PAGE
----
Log Book Lowdown: Frequently Asked Questions
An up-to-date logbook is a vital document for vehicle ownership. Also called a V5C registration certificate, you must take care of this documentation as it has many important roles to play, particularly when it comes time to buy, sell or modify your car.
In this article, we answer your frequently asked questions about car logbooks to ensure you stay on the right side of the law.
What is a vehicle logbook?
A logbook is sometimes known as a V5C registration certificate, or a V5 form, and is proof that you are a registered keeper of your vehicle. It is not proof, however, that you own a car. A log book is a highly important document that is mandatory and can impact the sale of your car in the future.
What do I need my logbook for?
The V5C logbook isn’t just a piece of paper to gather dust – it’s vital documentation. The DVLA refers to this document to track changes of personal details of the registered owner, along with information pertaining to whether the car has changed keepers, whether it’s been altered or modified, if it’s been scrapped, or if it’s been totalled. It’s also an essential document for occasions when you need to tax, buy or sell a vehicle.
When do I need to update my logbook?
You will need to update your V5C registration certificate if:
- The logbook does not arrive from the seller
- Your address or personal details change
- Your car is built or rebuilt
- Your car is modified in any way
- Your car is scrapped
- Your car is imported, or exported permanently
Get in touch with the DVLA to make updates to your document.
How do I apply for a logbook?
When you buy a car, it is the previous owner’s responsibility to register you as the owner and post the logbook to you. If the logbook does not arrive, you will need to apply for one. Simply get in touch with the DVLA to apply.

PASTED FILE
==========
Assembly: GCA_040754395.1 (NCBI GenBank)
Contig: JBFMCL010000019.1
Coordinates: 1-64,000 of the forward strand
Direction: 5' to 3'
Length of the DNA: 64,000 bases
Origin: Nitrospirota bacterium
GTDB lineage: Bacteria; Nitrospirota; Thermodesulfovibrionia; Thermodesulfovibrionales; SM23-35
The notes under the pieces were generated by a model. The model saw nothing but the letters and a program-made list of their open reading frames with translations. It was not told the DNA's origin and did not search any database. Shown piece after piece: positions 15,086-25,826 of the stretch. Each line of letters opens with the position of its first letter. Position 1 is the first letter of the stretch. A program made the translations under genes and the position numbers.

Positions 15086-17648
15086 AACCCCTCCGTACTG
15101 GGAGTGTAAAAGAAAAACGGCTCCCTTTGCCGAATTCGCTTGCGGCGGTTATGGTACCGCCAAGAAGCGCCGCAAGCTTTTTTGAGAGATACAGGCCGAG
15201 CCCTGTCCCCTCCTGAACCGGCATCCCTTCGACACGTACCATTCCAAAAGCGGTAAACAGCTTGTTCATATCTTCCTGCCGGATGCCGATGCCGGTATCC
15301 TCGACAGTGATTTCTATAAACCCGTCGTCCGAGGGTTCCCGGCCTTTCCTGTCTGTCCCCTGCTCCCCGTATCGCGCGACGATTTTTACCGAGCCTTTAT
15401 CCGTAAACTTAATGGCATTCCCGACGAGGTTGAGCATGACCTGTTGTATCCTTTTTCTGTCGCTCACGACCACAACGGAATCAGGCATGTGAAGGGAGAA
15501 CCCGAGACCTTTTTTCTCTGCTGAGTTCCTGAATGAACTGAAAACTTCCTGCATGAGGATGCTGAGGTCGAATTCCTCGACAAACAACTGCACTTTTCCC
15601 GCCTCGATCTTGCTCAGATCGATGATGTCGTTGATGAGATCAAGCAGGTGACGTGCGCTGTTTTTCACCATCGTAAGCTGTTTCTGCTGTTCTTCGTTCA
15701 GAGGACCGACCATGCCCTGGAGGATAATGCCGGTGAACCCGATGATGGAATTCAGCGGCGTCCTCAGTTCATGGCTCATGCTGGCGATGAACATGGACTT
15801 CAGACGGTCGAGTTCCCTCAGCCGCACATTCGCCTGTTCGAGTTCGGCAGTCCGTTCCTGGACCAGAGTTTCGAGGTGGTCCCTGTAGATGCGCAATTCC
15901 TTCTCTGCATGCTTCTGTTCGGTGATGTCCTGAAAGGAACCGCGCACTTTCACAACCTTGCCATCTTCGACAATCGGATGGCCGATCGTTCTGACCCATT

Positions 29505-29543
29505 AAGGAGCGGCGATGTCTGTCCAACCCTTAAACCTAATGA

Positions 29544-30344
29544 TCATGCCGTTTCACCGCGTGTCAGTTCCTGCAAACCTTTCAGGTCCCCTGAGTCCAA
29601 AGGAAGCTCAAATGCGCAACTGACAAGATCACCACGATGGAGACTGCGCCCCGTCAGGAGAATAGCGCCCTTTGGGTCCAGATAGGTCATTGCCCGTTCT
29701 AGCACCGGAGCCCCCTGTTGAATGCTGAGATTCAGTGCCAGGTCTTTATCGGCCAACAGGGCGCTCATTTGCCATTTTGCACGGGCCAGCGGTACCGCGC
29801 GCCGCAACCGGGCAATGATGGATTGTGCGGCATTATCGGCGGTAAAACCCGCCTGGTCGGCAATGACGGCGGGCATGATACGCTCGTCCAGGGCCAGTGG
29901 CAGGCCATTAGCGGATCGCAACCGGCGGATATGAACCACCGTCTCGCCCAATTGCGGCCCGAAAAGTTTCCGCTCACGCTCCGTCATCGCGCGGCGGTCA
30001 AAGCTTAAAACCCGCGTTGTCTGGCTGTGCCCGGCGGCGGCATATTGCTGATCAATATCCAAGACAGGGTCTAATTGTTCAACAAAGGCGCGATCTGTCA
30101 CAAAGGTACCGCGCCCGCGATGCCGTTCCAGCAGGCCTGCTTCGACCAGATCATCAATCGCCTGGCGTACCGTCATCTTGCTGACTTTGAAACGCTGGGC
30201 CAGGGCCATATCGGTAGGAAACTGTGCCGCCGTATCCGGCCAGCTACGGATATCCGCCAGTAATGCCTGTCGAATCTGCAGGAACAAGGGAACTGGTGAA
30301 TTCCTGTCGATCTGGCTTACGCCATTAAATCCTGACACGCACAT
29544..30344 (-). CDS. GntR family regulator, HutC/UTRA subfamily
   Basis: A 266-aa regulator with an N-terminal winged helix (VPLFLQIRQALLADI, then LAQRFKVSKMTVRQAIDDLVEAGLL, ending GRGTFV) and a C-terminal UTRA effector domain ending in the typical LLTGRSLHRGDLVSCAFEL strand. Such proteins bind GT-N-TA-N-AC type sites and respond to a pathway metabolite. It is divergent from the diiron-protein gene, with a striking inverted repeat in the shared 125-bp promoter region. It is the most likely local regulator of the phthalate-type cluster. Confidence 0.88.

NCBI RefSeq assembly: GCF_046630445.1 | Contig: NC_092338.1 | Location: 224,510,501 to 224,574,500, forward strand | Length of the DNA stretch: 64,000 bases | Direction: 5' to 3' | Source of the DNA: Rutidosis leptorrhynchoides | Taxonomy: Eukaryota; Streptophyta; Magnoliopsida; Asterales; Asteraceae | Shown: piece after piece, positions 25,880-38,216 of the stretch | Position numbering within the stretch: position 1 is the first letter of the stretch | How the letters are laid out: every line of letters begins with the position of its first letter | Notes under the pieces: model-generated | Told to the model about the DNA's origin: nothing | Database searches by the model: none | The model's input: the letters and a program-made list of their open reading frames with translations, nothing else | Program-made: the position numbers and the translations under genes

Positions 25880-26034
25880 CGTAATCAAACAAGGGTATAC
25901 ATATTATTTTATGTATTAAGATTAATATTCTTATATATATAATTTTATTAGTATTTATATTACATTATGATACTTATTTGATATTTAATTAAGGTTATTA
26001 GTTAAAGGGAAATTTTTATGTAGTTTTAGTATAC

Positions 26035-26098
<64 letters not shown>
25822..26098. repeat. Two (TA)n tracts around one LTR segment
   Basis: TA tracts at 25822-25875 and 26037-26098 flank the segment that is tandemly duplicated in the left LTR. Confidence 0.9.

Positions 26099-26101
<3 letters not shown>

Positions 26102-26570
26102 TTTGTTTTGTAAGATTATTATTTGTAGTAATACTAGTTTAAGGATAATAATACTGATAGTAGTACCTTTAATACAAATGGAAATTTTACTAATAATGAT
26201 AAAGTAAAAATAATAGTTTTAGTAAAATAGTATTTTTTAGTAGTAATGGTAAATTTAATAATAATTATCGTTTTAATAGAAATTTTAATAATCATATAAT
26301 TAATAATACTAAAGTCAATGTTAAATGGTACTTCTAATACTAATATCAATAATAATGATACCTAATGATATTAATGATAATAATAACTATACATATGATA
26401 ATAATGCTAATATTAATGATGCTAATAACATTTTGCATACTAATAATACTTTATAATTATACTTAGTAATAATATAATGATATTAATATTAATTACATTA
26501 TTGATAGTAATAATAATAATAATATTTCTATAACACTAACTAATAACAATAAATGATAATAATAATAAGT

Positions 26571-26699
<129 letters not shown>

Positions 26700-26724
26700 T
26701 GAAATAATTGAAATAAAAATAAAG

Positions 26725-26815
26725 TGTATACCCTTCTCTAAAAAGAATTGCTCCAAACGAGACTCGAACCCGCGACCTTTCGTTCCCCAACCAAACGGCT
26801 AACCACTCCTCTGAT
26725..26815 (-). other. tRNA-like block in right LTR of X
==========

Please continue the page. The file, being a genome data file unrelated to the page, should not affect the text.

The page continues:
What information does a logbook contain?
You must keep your logbook updated with the most recent personal details – failure to do so may result in a fine. It will include information such as:
- The registered keepers
- Date of registration
- Any previous keepers
- Your address
- Details about the vehicle, including model, colour, engine details, colour, and tax
- Forms to send back if the vehicle is altered, scrapped or exported
What can I do about a lost car logbook?
We’re all human, and sometimes we misplace our logbooks. Other times they are stolen or damaged. In any case, you will need to reorder a replacement by phone or online as quickly as possible. The DVLA will issue you with a V62 form to apply for a new vehicle registration certificate (logbook), and you will need to send this off with a small fee to receive the new documentation.
Does a log book include service history?
No, a logbook does not include service history. Many garages keep records of a car or customer’s service history, but you will need to check with your chosen company how they file this.
Can you tax a car without a logbook?
No, you cannot tax a car without a logbook. The purpose of the logbook is to prove that you are a registered keeper of the vehicle, and without this proof, you are not allowed to apply to tax a car.
Can I buy or sell a car without a logbook?
Selling or buying without a logbook is a no-no. You should avoid buying a car without a logbook. When selling a car, buyers may equally wish to see an up-to-date V5 form before parting with their cash.
Sometimes, logbooks are lost due to carelessness or misplacement. Other times, a lack of logbook can signify that a “logbook loan” has taken place – whereby a car owner has got a loan on the value of their car, with the agreement that the lender keeps the logbook, while the car owner can still benefit from driving their car. However, if these loans have not been paid off, the lender will keep the logbook and the owner will effectively remain in debt. By buying a car with such history, you could be giving yourself a serious headache – sometimes leading to your newly-bought car being repossessed.
Also be wary of prints or duplicates of a logbook when buying a car, as this could hint that the original is tied up in a logbook loan. You may also wish to ask for proof that the seller is the owner of the car, rather than just a registered keeper.
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